Embedded with the Dolores Park sleep-in protest of park closures

Milk Club President Tom Temprano organized last night's Dolores Park "sleep in"
Joe Fitzgerald Rodriguez

It’s 1am on Monday (10/28) night in Dolores Park, and I’m wrapped in a sleeping bag scientifically engineered for warmth. Surrounded by 50 or so people, I’m staring at the stars while a Franciscan friar clad in brown robes shows me a Jimmy Fallon skit about Twitter on his iPhone.

“Hashtag shut the fuck up!” Questlove says to laughter of a live audience. This isn’t exactly how the homeless spend their nights, I think to myself.

But that’s why we’re here. Sup. Scott Wiener wants to close these parks from midnight to 5am, and that’s right when the homeless need them the most. The people here are sleeping in the park to show empathy, to show the homeless they’re not alone, and to protest’s Wiener’s legislation on the eve of its consideration by the Board of Supervisors.

Wiener says closing the parks will help police combat graffiti and vandals, and it will keep the parks safe.

That’s a red herring, a loaded statement that the people here feel in their bones is untrue. To my right, Tom Temprano, the bearded president of the Harvey Milk LGBT Democratic Club, is crouching, surveying the scene. He brought the activists to sleep in Dolores Park tonight because he feels the real targets in Wiener’s proposal are the homeless.

“This would be a vote that would criminalize poverty in San Francisco,” he said to the 50 or so activists earlier, around 9pm. At that point, they were all standing. Now they’re horizontal, trying to live the night as if we were homeless ourselves in solidarity with human beings -- those who eschew feather beds for the grass.

But not always by choice, like we have tonight.

The wind is blowing just enough to remind us we’re in San Francisco, but not enough to make the night like hell frozen over. Brother Juniper, a friar enamored with Jimmy Fallon and immigrant rights, gets up to ferry some people across Dolores Park to a bathroom in a house occupied by a brotherhood of Franciscan friars.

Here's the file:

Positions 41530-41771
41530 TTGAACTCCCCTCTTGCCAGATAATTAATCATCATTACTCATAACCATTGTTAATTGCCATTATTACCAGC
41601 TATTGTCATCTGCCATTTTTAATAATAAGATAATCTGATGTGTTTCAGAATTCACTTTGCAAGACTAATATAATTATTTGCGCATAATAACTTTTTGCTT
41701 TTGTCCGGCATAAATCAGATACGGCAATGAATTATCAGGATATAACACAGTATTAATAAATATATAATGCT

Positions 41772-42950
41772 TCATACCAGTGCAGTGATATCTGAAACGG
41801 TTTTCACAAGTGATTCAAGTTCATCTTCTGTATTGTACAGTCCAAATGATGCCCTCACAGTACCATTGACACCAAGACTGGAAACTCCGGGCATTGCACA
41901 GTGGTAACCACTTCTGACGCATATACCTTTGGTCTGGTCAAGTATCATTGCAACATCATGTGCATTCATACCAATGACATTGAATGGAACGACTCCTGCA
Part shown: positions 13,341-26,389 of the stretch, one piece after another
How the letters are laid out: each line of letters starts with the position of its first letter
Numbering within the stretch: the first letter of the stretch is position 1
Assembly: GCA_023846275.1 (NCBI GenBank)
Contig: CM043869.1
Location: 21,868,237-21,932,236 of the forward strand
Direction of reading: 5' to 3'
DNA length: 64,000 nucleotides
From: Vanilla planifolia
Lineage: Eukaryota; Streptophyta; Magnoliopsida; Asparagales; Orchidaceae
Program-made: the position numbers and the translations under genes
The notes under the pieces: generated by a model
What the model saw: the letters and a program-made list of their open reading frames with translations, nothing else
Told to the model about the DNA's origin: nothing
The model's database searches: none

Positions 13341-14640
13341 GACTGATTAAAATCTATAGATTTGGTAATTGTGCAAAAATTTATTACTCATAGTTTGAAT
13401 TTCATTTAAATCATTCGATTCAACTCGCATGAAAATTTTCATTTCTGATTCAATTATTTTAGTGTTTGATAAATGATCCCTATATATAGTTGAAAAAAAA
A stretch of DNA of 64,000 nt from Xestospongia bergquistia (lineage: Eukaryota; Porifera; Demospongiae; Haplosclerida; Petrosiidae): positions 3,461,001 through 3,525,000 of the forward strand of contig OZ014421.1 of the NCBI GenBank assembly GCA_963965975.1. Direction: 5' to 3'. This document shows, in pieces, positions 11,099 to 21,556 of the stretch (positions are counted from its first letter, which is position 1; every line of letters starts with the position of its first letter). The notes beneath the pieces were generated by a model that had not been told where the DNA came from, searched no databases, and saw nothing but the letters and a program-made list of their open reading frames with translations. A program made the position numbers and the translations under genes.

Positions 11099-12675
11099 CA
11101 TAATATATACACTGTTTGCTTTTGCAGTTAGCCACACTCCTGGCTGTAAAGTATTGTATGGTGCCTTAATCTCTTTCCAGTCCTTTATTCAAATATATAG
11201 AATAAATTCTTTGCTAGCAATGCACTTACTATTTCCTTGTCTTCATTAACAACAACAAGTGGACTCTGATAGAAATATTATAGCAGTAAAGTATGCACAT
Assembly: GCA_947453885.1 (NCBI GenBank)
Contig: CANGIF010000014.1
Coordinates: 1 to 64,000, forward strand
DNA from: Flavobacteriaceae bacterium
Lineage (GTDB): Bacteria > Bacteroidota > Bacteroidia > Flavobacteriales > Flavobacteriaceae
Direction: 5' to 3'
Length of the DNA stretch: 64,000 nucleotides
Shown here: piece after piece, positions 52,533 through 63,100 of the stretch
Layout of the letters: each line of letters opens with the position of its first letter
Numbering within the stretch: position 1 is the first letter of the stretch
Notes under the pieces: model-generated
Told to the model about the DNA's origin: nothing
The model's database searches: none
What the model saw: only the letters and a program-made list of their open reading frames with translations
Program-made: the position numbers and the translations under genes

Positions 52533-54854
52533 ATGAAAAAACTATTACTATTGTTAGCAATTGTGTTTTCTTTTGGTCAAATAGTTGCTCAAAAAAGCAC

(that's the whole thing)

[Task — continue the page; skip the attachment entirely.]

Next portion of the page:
“We preach by doing,” another of the friars, Brother Paul Joseph, said earlier. The friars are in solidarity with the activists in their own way, by providing relief and warmth.

The homeless don’t have that option, and the protesters here acknowledge that. Ryan is a 20 year old from Sacramento, and he says he is privileged. This assuaged any eye rolling on my part, because isn’t it always the young ones who protest? But his earnestness was tempered with compassion. He told me he got angry, deeply angry, when he heard the park closure could lead to the homeless losing the parks as a place to lay their head.

“I’m not normally pissed,” he said.

I turned over in my sleeping bag as I thought about what he told me, and tried to think about why those here were so young. The folks I recognized as near or over 40 were the friars, who were deeply connected to the homeless. But then, there was also Gabriel Medina, an organizer with Our Mission: No Eviction, and a Mission resident.